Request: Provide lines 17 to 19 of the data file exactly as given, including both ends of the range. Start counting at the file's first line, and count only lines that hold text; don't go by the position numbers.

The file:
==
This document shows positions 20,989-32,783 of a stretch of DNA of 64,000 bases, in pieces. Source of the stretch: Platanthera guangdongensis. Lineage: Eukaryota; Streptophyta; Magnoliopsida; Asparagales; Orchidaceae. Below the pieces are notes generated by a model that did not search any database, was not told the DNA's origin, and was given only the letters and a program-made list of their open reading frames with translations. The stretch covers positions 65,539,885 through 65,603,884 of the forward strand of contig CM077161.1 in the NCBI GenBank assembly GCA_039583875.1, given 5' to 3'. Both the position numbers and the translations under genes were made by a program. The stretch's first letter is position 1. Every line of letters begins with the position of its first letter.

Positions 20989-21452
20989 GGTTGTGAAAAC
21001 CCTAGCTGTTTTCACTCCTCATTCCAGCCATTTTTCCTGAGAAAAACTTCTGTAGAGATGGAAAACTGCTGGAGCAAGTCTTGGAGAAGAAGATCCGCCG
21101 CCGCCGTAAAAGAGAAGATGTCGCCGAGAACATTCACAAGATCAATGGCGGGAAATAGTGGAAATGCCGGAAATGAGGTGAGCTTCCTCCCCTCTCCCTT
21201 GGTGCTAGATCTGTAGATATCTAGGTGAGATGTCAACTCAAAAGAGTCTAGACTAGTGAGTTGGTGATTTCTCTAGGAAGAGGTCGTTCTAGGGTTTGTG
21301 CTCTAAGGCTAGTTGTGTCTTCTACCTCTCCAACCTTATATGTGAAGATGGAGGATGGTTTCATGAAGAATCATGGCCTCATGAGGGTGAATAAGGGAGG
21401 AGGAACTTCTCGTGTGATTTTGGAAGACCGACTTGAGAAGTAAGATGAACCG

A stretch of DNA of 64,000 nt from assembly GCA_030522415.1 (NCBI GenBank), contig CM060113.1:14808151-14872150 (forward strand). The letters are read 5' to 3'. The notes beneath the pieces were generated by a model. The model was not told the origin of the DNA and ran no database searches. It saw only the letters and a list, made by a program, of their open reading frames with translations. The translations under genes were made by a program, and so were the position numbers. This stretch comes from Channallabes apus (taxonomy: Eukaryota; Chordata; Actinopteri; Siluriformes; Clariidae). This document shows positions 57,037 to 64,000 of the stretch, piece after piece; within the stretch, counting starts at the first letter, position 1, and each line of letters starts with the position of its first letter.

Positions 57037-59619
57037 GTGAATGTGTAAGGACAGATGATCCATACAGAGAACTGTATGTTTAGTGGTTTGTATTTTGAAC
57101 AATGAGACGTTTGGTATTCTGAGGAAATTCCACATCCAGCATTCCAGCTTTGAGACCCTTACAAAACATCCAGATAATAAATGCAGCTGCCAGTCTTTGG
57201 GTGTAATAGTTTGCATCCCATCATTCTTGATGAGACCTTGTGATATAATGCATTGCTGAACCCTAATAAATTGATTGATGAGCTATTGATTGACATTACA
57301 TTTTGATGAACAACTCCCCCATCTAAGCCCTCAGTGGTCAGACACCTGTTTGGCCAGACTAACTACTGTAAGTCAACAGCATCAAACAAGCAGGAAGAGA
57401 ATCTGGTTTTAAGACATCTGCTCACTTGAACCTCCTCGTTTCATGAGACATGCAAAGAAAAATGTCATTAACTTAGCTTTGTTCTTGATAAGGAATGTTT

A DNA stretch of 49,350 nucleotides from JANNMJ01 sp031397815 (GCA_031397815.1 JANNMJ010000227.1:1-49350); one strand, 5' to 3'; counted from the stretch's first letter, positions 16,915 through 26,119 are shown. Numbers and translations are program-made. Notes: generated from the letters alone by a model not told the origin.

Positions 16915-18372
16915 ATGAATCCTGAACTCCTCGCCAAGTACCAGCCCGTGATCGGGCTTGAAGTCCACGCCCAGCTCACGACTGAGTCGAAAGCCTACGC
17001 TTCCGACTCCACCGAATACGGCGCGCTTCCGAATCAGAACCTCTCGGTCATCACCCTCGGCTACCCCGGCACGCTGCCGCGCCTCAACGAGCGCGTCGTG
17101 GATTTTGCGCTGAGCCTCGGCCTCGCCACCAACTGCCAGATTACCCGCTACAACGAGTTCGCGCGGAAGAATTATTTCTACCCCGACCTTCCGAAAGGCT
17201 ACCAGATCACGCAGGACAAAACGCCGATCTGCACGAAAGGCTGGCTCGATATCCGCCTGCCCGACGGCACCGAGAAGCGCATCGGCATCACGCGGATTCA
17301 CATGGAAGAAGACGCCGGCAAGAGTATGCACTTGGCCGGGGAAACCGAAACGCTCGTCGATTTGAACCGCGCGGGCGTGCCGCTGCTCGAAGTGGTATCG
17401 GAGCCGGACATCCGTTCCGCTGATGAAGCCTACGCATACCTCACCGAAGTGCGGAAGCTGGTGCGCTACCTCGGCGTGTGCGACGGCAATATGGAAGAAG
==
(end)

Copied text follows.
Positions 16915-18372
16915 ATGAATCCTGAACTCCTCGCCAAGTACCAGCCCGTGATCGGGCTTGAAGTCCACGCCCAGCTCACGACTGAGTCGAAAGCCTACGC
17001 TTCCGACTCCACCGAATACGGCGCGCTTCCGAATCAGAACCTCTCGGTCATCACCCTCGGCTACCCCGGCACGCTGCCGCGCCTCAACGAGCGCGTCGTG